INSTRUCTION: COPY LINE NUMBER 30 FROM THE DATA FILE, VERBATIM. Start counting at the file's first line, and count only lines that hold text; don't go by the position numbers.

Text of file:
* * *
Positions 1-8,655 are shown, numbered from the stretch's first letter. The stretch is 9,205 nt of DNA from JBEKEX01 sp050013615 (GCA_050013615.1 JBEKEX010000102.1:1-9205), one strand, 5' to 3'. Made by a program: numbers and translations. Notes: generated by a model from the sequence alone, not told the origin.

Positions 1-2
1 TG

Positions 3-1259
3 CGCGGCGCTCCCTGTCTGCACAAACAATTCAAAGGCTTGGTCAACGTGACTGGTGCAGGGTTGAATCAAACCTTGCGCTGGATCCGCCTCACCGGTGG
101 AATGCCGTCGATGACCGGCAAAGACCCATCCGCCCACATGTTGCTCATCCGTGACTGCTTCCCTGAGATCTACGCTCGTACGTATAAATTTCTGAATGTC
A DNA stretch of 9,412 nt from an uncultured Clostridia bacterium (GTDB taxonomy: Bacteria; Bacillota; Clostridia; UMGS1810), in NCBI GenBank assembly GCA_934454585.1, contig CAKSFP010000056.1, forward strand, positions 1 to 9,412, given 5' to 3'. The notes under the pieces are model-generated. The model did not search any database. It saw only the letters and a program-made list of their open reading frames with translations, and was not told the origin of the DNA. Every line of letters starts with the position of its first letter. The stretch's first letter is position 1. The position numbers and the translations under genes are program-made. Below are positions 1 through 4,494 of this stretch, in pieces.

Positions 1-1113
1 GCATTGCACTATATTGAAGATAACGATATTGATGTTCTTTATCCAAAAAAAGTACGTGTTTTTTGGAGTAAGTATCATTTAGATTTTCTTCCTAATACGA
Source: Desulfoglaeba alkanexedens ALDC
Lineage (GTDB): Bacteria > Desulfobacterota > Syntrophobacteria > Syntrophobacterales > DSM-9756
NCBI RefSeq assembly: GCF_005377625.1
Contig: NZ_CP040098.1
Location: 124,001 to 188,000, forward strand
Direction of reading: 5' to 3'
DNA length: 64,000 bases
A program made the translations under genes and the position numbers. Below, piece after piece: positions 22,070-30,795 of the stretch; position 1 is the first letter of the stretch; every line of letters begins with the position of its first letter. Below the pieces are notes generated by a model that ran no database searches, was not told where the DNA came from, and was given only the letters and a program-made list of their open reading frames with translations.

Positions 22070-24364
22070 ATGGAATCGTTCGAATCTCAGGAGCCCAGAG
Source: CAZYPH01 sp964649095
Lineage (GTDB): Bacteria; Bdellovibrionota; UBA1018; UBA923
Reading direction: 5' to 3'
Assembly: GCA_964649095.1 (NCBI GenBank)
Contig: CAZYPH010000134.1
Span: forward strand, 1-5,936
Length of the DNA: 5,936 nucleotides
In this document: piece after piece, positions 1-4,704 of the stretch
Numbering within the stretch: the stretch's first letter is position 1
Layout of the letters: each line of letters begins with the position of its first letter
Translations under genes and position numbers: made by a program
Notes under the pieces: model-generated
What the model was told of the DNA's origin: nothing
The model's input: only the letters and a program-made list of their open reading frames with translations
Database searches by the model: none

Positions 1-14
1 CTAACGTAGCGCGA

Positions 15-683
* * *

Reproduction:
Translations under genes and position numbers: made by a program